Martin Scorsese’s 85 Films You Need to Watch

Rick Tetzeli of Fast Company recently shared a list of 85 films that Martin Scorsese thinks every serious filmmaker (screenwriters included) should watch. The full list is in alphabetical order on Fast Company. Below are the films from the list that we have scripts for:

Apocalypse Now: This Francis Ford Coppola masterpiece is from a period when directors like Brian DePalma, John Milius, Paul Schrader, Scorsese and others had great freedom–freedom that they then lost. 1979

Born on the Fourth of July: Produced by Universal Pictures under Tom Pollock and Casey Silver, this Tom Cruise movie (directed by Oliver Stone) was an example of how that studio “wanted to make special pictures,” says Scorsese. 1989

Citizen Kane: “Orson Welles was a force of nature, who just came in and wiped the slate clean. And Citizen Kane is the greatest risk-taking of all time in film. I don’t think anything had even seen anything quite like it. The photography was also unlike anything we’d seen. The odd coldness of the filmmaker towards the character reflects his own egomania and power, and yet a powerful empathy for all of them–it’s very interesting. It still holds up, and it’s still shocking. It takes storytelling and throws it up in the air.” 1941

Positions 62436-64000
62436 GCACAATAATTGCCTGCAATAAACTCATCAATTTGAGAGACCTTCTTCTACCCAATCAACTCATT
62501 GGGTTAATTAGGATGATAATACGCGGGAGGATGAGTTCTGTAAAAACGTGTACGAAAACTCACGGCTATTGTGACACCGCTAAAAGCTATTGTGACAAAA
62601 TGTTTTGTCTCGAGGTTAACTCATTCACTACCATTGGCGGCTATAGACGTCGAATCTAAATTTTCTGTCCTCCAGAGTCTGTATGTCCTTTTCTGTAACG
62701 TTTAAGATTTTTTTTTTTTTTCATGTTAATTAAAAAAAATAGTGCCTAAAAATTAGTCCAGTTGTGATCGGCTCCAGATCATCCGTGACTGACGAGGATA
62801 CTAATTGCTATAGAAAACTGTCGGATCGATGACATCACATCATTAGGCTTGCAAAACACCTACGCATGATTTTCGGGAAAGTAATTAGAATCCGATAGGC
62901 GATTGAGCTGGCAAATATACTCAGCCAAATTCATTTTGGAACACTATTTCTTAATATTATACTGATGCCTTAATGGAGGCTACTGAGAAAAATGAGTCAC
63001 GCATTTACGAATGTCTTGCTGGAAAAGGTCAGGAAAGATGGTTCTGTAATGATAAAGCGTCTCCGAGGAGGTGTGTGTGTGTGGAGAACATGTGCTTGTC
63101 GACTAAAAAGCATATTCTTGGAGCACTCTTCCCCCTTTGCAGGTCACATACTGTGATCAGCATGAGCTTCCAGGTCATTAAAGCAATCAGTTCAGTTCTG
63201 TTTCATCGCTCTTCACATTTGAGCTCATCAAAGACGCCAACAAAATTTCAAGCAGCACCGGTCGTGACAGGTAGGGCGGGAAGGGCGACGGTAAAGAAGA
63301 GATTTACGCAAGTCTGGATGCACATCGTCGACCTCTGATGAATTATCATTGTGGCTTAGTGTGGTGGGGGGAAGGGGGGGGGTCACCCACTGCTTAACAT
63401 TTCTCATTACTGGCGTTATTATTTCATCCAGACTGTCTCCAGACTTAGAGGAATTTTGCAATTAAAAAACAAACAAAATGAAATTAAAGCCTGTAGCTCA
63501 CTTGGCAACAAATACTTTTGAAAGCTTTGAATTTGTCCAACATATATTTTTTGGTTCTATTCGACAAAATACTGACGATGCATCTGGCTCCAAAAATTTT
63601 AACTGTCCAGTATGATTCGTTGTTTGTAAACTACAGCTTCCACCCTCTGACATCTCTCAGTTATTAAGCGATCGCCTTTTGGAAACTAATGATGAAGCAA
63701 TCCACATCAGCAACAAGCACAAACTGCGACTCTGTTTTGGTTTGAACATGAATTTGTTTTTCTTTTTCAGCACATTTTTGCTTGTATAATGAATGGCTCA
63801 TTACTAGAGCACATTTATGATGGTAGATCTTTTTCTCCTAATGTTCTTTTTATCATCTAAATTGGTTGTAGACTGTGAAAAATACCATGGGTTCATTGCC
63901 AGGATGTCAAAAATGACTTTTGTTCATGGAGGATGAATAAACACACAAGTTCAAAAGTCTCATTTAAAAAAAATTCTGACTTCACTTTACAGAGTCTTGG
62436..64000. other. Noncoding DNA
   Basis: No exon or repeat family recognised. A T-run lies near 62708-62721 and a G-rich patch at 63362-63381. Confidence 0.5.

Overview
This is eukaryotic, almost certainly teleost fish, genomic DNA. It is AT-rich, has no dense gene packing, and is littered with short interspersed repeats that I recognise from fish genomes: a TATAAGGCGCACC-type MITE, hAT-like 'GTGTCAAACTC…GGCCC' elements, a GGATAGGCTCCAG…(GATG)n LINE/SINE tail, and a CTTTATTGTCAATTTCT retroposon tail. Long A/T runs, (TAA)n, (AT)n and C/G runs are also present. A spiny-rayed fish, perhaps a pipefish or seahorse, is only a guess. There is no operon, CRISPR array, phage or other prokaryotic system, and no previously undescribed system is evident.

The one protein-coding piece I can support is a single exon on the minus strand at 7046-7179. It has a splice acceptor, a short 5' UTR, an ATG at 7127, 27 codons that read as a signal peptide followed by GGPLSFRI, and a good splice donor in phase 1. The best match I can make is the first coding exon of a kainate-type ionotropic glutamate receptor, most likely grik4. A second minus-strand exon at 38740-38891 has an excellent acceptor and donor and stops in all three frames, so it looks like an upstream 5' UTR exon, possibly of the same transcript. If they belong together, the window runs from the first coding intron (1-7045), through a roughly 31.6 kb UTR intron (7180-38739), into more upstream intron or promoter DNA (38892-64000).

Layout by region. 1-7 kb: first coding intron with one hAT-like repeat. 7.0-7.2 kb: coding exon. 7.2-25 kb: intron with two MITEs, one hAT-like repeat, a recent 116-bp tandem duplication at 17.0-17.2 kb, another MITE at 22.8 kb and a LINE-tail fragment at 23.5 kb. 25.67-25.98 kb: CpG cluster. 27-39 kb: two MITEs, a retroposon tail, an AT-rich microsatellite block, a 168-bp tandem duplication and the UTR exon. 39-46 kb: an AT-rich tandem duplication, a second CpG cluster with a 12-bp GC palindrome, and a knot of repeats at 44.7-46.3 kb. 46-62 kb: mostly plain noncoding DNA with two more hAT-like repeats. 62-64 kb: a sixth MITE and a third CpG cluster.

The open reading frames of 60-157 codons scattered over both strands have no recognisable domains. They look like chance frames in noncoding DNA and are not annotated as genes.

Do The Right Thing: Spike Lee’s film was the kind of risky production that drew Scorsese to Universal Pictures when it was run by Casey Silver and Tom Pollack. “Then Pollock left,” says Scorsese, “and it all changed.” 1989

The Godfather: “Gordon Willis did the same dark filming trick on The Godfather as he had done on Klute. And now audiences accepted it, and went along with it, and every director of photography and now every director of photography of the past 40 years owes him the greatest debt, for changing the style completely–until now, of course, with the advent of digital.” 1972

It Happened One Night: “I didn’t think much of this Frank Capra film, until I saw it recently on the big screen. And I discovered it was a masterpiece! The body language of Claudette Colbert and Clark Gable, the way they related–it’s really quite remarkable.” 1934

Midnight Cowboy: One of the great movies released by UA in its glory days, starring Dustin Hoffman and Jon Voight. 1969

Mr. Smith Goes to Washington: Jimmy Stewart stars in this Capra movie, one of the all-time greats, which features a dramatic filibuster. 1939

 

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